The problem is its find-spot is not certain, or else has been confused in the few published accounts of the artefact. Webster (1991) describes the pendant as “a stray find from redeposited soil” from Epsom, a rather vague statement which nevertheless sets alarm bells ringing. A more recent summary of the object (Archibald, Brown & Webster 1997, 233) achieves the rare feat of simultaneously explaining and exacerbating the ambiguity over its provenance by giving it as “Ewell, Epsom, Surrey, probably from the Anglo-Saxon cemetery” (while also shifting its dating forward slightly from Webster’s “mid 7th century” to “second half of 7th century”). Its online British Museum Collection entry likewise gives Ewell as the place of discovery, as well as repeating the information concerning the redeposited nature of the soil in which it was found, only this time attributes the metalwork (as opposed to the much earlier jewel it holds) to the late seventh century.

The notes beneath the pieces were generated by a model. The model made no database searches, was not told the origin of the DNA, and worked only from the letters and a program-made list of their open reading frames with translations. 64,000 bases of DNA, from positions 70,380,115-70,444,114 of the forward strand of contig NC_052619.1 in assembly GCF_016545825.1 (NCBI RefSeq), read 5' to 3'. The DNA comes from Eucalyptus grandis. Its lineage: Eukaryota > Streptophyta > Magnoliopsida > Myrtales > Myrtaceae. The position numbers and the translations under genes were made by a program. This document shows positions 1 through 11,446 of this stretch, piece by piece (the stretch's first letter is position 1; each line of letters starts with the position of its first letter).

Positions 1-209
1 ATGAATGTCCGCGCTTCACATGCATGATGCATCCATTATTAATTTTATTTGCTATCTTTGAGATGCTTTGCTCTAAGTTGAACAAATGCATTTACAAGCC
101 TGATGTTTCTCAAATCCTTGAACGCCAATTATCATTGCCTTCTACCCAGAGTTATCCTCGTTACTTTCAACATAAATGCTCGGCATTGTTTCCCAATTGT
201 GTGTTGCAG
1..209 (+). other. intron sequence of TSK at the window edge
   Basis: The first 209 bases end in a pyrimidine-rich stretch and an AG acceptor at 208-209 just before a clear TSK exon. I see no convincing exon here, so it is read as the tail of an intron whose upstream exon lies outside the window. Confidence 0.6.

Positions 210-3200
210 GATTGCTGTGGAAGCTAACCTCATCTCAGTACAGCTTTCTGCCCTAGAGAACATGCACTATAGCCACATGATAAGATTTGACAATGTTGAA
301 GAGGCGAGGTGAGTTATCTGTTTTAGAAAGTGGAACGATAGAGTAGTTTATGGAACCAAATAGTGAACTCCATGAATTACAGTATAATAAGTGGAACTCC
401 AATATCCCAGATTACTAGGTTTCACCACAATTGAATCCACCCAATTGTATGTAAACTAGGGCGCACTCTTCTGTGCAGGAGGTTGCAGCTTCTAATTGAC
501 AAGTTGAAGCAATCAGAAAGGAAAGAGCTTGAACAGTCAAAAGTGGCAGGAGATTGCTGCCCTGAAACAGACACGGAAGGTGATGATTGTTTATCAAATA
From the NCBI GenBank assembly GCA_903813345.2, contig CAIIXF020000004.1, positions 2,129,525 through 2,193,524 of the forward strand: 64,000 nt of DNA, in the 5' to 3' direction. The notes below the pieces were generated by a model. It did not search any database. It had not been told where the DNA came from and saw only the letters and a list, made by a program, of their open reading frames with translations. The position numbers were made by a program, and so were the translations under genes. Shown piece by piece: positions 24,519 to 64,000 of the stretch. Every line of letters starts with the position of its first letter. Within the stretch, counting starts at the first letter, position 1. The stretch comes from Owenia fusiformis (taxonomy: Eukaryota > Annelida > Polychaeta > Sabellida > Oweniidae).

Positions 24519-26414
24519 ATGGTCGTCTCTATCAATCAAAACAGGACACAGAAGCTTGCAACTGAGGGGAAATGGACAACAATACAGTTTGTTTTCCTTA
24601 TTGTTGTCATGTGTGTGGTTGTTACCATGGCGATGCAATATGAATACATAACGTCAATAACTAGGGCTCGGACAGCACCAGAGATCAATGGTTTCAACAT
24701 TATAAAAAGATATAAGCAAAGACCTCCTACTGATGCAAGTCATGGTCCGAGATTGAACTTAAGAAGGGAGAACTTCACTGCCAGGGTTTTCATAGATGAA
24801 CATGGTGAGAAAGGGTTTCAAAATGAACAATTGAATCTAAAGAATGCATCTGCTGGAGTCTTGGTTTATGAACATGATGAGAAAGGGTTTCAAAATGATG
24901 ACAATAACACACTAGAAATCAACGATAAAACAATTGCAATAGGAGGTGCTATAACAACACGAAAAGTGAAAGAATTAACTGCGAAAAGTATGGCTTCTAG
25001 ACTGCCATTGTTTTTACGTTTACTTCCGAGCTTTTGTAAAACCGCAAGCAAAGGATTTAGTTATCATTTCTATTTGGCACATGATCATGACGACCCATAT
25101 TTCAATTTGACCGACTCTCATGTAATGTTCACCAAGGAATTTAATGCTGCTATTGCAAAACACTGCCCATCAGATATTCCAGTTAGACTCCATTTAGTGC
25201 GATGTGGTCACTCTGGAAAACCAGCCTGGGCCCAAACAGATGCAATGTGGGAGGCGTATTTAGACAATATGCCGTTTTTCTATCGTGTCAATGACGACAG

I have it on good authority that the true find-spot of the pendant lies to the north of Ewell, in the Stoneleigh area (cf. Nail 1994). It was found in a garden in the 1930s, shortly after the area was developed for housing. The spanner in the works – and the origin of the qualification regarding redeposited soil – is that the topsoil of the gardens hereabouts was imported by rail, meaning the pendant could have come from anywhere within a wide swathe of Surrey (and maybe even further afield).